Sunday, June 6, 2010
My First Brooklyn Shabbat, or Chilled Pea Soup with Challah Croutons
This past Friday Alex and I observed Shabbat for the first time in our apartment. Just before sundown, we opened a bottle of Chardonnay (somehow I feel like it's supposed to be red wine, but it was all we had), lit two candles, and shared a thick slice of challah from an enormous Zaro's loaf.
Alex said the prayers one line at a time and I repeated them. It's going to be a long time before I know them by heart. I felt like I was just copying the sounds. Later, when I told this to my friend Robbie, he nodded and joked, "like a Japanese schoolgirl singing Lady Gaga," which I thought was pretty funny.
Still, even though I was a bit lost, I found the experience moving and, in a way, cathartic. There is something very pleasing about the act of lighting candles--watching the flame flicker and the wax melt and dribble down in beads. Somehow you can't help but relax and reflect. As we sipped our wine, I suddenly remembered a bizarre ritual my family had when I was growing up.
While (of course) I would devour anything you put in front of me, my younger brother was a very picky eater. For a while, one of the only ways my parents could get him to finish his dinner was to light a candle and let him blow it out for each bite he took. I remember staring across the table at him, over our bowls of macaroni and cheese, feeling insanely jealous that he got to blow out so many candles--like it was his birthday every single night. I guess it just goes to show that even children understand that there is something satisfying, sacred, and important about striking a match, lighting a wick, and watching the shadows dance across a table.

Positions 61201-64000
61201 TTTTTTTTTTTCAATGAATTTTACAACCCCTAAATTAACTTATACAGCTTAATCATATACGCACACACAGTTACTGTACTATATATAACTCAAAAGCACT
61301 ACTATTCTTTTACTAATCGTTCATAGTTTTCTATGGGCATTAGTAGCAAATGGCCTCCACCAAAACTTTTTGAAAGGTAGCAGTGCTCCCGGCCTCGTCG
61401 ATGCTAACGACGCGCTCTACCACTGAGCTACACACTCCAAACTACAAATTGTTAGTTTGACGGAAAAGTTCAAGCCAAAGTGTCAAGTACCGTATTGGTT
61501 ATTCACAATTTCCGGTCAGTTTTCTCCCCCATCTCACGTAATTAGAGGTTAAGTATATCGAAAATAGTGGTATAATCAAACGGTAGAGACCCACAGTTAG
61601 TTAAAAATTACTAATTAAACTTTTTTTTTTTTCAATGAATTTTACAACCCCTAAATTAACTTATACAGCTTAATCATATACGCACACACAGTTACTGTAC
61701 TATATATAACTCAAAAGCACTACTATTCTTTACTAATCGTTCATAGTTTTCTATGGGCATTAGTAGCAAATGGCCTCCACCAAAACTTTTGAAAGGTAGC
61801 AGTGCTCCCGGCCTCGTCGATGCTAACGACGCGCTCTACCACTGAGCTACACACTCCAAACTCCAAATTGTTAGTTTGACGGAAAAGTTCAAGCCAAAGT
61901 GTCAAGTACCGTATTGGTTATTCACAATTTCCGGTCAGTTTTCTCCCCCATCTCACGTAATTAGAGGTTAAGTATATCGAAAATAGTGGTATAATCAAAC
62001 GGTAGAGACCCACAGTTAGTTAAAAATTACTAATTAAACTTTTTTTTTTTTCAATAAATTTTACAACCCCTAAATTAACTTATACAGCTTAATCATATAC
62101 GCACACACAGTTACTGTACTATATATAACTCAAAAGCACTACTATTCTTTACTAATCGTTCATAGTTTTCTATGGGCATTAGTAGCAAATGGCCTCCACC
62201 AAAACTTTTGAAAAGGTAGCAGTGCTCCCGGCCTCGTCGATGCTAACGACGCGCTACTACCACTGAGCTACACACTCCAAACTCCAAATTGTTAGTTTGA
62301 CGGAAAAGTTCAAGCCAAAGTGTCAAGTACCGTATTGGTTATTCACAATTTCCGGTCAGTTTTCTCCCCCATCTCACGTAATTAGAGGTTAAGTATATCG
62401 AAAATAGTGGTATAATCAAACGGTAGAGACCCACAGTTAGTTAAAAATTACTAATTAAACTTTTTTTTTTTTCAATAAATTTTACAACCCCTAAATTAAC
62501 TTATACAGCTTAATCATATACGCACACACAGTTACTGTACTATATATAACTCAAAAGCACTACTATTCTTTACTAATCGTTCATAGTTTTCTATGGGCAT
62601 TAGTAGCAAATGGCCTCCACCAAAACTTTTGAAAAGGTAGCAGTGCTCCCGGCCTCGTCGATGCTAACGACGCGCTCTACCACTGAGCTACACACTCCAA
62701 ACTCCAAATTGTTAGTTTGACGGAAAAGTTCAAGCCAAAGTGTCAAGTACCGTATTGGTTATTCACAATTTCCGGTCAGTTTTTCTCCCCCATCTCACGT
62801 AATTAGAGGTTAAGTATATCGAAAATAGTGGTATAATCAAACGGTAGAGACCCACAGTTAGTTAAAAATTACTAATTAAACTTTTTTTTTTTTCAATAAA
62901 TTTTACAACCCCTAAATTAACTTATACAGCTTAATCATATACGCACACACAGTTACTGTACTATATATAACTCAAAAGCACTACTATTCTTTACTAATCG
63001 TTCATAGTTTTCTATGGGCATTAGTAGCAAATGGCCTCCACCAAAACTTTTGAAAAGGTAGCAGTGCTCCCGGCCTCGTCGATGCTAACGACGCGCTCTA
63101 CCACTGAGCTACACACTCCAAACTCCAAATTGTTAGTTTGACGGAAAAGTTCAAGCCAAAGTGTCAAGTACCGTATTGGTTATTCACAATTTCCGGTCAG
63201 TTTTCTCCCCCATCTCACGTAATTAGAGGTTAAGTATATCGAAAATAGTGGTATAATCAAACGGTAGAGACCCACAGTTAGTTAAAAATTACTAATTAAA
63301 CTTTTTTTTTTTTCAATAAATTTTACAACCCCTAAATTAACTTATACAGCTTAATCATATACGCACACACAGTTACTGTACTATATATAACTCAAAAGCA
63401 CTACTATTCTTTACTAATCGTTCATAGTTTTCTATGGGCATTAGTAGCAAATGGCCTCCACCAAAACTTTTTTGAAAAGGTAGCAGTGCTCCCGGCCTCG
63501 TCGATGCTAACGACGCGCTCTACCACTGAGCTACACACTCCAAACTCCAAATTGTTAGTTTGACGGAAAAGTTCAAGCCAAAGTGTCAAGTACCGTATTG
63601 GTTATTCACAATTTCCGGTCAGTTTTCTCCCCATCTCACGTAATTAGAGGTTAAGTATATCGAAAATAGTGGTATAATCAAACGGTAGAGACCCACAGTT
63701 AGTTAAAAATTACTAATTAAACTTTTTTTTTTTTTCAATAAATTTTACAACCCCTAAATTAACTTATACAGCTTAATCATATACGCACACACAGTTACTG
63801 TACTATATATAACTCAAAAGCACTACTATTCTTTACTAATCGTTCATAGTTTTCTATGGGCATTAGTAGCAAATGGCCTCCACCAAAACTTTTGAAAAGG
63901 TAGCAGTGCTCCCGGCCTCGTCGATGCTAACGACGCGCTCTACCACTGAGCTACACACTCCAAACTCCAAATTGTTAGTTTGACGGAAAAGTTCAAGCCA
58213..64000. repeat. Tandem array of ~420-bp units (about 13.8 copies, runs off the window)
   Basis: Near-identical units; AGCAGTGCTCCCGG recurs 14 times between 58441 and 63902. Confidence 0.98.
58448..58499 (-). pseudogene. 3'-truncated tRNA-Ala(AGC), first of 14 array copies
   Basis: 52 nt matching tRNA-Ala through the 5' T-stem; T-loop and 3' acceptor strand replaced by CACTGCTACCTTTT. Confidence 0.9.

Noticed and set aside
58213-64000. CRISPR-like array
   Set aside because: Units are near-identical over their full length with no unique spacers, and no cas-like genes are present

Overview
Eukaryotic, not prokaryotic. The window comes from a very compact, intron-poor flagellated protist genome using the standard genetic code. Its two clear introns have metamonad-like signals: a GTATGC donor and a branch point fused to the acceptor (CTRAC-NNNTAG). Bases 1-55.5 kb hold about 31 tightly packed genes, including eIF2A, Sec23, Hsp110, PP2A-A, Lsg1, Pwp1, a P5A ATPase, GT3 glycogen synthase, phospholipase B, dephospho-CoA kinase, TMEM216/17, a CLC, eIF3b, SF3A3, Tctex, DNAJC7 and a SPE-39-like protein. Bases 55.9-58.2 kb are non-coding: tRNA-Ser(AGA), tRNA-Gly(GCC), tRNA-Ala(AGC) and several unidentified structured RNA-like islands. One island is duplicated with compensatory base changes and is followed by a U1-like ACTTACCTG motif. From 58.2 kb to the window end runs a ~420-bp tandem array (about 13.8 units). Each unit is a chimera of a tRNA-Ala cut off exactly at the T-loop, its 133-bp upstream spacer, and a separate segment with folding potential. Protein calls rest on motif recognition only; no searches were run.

But enough misty memories. On Saturday, I was confronted with a very real dilemma: what to do with all that challah! I decided to make giant, buttery croutons for one of my favorite dishes: chilled pea soup with mint. The recipe, which is a tweaked version of Ina Garten's, is incredibly easy and filled with all the verdant flavors of summer. Pair it with a tomato and mozzarella salad and you can't go wrong. (Recipe after the jump.)
Chilled Pea Soup with Challah Croutons
2 tablespoons unsalted butter
2 medium leeks, coarsely chopped (white and light green parts only)
1 small yellow onion, chopped
4 cups low-sodium chicken stock
2 (10-ounce) packages of frozen peas
Big handful of fresh mint leaves (about 1/2 cup)
1 1/2 teaspoons kosher salt
1/2 teaspoon freshly ground black pepper
Challah Croutons (recipe follows)
Melt the butter in a large stockpot over medium heat. Add the leeks and the onion and sauté until they are softened and the onion is translucent, about five minutes. Add the chicken stock and bring to a boil. Add the peas and simmer for three minutes. Remove the pot from the heat and add the mint, salt, and pepper. Working in batches, puree the soup in a blender. Transfer the soup to a large bowl, cover, and chill in the refrigerator. Serve garnished with the croutons.
2 or 3 thick slices of challah, cut into one-inch cubes
2 tablespoons extra virgin olive oil
Kosher salt and freshly ground black pepper
Preheat the oven to 350°. Spread the challah cubes on a large baking sheet and drizzle them with the olive oil. Toss them to coat. Toast the cubes in the oven, shaking the pan once, until crispy and well browned, about eight to ten minutes. Sprinkle with salt and pepper.
Posted by Lucy at 2:32 PM